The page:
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J Int Neuropsychol Soc ; 29(10): 994-1001, 2023 Dec.
Artigo em Inglês | MEDLINE | ID: mdl-37989559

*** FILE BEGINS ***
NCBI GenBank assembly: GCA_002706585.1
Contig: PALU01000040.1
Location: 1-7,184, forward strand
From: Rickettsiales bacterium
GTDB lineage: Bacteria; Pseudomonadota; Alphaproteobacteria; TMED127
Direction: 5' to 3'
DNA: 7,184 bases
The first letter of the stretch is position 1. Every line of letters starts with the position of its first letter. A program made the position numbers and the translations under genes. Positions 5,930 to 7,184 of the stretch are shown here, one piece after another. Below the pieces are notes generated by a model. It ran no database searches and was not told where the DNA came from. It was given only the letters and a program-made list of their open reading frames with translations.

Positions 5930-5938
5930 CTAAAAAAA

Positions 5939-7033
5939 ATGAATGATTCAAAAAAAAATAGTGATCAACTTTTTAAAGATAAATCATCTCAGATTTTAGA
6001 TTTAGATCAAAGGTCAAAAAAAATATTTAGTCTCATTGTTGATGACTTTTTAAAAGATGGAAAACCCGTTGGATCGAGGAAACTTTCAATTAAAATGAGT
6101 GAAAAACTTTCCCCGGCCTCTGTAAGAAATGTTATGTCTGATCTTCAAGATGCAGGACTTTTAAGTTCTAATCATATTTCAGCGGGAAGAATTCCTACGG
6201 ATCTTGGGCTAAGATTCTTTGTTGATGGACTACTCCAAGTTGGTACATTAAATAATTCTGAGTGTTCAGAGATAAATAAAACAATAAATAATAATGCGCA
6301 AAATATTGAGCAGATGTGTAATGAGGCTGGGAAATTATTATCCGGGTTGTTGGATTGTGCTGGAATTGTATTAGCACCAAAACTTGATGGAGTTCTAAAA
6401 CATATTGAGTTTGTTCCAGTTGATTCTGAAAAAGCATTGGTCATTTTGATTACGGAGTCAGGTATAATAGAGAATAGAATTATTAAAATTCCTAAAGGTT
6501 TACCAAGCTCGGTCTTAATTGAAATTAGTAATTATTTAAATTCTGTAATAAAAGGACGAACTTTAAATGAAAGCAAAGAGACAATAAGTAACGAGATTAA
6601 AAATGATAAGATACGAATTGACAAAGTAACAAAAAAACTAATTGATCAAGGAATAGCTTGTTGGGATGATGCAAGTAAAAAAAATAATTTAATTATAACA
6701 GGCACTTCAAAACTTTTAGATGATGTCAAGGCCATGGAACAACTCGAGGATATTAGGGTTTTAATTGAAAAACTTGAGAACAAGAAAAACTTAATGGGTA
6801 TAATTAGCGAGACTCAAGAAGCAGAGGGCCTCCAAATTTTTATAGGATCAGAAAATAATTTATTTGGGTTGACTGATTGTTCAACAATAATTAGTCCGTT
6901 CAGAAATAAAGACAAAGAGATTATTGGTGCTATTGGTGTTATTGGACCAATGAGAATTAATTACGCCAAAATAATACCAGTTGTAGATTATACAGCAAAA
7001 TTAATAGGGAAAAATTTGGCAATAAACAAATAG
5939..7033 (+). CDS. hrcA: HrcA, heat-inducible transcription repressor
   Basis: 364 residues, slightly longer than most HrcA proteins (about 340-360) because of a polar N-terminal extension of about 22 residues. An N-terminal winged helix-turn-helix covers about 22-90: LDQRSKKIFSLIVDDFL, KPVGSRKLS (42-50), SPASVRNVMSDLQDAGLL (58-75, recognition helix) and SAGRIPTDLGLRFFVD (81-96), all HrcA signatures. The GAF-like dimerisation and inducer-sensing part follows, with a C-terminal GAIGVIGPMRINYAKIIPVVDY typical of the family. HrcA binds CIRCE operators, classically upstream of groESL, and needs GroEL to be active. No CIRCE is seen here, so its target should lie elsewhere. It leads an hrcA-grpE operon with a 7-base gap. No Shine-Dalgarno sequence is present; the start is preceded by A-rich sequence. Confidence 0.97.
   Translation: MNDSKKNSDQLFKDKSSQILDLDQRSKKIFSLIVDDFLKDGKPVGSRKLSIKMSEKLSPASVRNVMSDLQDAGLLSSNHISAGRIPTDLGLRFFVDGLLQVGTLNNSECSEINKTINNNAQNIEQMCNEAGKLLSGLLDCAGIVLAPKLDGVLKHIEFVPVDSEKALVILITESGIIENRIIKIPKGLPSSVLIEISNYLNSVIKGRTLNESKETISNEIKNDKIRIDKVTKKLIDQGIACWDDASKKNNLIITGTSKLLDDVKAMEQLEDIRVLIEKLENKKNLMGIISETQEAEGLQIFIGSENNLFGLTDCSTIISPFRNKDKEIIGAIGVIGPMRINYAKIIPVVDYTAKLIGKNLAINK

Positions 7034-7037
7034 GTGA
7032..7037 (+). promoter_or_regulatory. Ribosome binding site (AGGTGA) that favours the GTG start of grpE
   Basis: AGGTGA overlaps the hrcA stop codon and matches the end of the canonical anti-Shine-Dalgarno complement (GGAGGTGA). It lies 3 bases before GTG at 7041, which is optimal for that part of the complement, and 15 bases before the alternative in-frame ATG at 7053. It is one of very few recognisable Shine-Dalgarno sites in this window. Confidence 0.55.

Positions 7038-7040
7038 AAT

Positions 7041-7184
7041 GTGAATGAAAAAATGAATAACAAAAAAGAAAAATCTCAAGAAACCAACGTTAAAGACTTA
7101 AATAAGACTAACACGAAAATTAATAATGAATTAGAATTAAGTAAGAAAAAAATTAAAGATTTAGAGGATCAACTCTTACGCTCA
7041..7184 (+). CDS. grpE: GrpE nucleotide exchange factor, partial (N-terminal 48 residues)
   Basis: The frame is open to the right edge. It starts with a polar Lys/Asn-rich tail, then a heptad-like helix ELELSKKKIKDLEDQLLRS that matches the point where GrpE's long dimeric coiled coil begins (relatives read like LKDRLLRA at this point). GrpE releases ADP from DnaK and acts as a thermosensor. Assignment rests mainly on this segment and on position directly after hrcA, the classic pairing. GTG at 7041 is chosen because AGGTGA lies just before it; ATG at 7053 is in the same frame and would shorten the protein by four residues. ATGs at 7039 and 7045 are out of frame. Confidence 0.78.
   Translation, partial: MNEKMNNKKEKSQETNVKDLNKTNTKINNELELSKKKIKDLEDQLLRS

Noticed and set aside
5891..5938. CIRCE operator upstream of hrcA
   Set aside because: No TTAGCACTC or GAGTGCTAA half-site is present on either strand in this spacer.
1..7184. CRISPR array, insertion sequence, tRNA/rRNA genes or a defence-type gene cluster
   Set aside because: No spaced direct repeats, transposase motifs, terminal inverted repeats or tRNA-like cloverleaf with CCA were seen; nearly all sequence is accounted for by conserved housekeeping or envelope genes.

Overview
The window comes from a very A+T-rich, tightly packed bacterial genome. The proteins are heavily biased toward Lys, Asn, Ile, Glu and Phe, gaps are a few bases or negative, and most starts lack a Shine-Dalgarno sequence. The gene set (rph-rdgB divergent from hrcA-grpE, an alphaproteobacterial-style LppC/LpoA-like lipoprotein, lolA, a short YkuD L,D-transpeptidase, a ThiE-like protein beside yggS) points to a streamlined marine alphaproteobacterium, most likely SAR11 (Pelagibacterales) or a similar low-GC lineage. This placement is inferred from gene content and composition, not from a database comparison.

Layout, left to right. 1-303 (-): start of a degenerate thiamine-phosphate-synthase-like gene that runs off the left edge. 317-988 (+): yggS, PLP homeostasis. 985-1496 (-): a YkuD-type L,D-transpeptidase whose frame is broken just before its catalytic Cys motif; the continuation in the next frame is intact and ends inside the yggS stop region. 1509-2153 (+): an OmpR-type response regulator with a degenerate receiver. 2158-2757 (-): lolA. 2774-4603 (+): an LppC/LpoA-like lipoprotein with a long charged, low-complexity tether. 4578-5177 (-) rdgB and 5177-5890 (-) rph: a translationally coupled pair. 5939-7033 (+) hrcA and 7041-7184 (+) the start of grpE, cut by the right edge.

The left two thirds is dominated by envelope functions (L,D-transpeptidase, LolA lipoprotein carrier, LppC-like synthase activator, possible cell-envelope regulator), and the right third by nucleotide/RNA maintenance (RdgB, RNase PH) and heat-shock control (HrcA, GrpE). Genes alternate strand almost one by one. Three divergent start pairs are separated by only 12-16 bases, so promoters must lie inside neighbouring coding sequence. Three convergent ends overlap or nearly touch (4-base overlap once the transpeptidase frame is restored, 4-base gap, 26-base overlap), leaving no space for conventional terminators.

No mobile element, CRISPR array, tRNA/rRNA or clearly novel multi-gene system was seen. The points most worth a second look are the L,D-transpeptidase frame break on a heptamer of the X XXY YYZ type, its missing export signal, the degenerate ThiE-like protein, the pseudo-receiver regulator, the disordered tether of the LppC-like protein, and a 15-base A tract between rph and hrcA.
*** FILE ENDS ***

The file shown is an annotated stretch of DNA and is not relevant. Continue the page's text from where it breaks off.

OBJECTIVE: Subjective cognitive decline (SCD) and how much cognitive decline impacts one's ability to perform instrumental activities of daily living (iADLs) are necessary elements of neuropsychological assessment when diagnosing mild cognitive impairment (MCI) and dementia. Though limited, the literature suggests that culture and self-appraisal of cognitive abilities are related. However, it is unclear if differences exist in the subjective elements of neuropsychological assessments between patients born in Anglosphere countries (Canada, the USA, and the UK) versus immigrants born elsewhere (International Group). METHOD: We conducted a retrospective chart review of advanced Parkinson's disease (PD) patients (n = 764). Reports of SCD and iADL difficulties were extracted from neuropsychological reports and coded by two independent raters. We also examined responses on self- and family-rated questionnaires of executive functioning and iADL difficulties. RESULTS: Anglosphere and International patients did not differ on overall, memory, or attention SCD, or overall iADL difficulties based on interviews. Anglosphere patients reported more executive and language SCD during the interview but International care-partners reported more current executive dysfunction on a questionnaire. International patients and care-partners reported more iADL difficulties on a questionnaire, which they ascribed to motor (not cognitive) symptoms. The effects on questionnaires were small and persisted after accounting for depression severity ratings. CONCLUSION: There were no consistent group differences in the number or pervasiveness of SCD or iADL difficulties reported by Anglosphere versus International groups. Immigration status has limited effect on these subjective elements and they should be given significant weight when diagnosing cognitive dysfunction in PD.